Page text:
Deaths from international terrorism compared with road crash deaths in OECD countries
- Department of Public health, Wellington School of Medicine & Health Sciences, Otago University, Wellington, New Zealand
- Correspondence to: Dr N A Wilson Wellington School of Medicine & Health Sciences, PO Box 7343, Wellington, New Zealand;
- Accepted 22 August 2005
Objective: To estimate the relative number of deaths in member countries of the Organisation for Economic Co-operation and Development (OECD) from international terrorism and road crashes.
Methods: Data on deaths from international terrorism (US State Department database) were collated (1994–2003) and compared to the road injury deaths (year 2000 and 2001 data) from the OECD International Road Transport Accident Database.
Results: In the 29 OECD countries for which comparable data were available, the annual average death rate from road injury was approximately 390 times that from international terrorism. The ratio of annual road to international terrorism deaths (averaged over 10 years) was lowest for the United States at 142 times. In 2001, road crash deaths in the US were equal to those from a September 11 attack every 26 days.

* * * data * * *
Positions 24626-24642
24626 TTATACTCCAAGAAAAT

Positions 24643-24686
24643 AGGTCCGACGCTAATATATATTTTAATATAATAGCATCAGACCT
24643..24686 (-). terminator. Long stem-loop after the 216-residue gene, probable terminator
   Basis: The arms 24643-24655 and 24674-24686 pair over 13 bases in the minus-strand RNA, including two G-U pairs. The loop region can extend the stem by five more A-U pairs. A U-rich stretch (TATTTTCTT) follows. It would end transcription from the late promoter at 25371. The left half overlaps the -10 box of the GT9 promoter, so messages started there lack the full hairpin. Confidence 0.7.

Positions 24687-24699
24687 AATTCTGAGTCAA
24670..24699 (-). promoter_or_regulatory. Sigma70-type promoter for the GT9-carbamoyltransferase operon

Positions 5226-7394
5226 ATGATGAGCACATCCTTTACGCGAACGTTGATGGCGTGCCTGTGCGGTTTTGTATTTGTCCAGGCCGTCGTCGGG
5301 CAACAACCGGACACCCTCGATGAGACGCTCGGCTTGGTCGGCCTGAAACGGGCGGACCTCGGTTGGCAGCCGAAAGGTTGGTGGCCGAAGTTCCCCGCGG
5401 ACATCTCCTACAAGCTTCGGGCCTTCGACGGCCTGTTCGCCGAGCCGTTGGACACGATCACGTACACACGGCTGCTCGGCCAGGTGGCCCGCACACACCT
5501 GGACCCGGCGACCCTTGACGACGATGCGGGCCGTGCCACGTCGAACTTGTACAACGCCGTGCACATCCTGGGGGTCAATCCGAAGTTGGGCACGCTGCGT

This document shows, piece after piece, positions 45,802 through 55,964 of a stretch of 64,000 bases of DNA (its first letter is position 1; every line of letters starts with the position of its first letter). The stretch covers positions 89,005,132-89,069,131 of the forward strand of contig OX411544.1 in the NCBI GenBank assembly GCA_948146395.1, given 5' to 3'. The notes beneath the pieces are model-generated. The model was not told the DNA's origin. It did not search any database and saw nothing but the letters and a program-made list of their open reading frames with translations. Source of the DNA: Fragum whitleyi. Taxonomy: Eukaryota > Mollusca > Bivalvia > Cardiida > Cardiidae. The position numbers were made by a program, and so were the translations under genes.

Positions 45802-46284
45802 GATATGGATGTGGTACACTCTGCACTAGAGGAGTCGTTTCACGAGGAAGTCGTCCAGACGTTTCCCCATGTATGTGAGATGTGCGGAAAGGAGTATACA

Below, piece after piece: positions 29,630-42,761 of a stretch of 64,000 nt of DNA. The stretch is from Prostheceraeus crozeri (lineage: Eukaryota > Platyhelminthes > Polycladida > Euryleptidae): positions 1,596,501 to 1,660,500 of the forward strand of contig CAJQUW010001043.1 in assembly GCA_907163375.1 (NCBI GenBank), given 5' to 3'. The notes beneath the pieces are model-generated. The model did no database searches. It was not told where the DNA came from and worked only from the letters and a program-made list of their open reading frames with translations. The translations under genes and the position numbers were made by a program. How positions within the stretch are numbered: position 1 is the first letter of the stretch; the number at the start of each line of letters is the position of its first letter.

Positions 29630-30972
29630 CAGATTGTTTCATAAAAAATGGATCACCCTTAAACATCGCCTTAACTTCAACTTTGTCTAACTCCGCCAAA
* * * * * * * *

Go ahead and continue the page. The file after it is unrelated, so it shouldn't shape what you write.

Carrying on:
Conclusions: There is a large difference in the magnitude of these two causes of deaths from injury. Policy makers need to be aware of this when allocating resources to preventing these two avoidable causes of mortality.
Competing interests: none.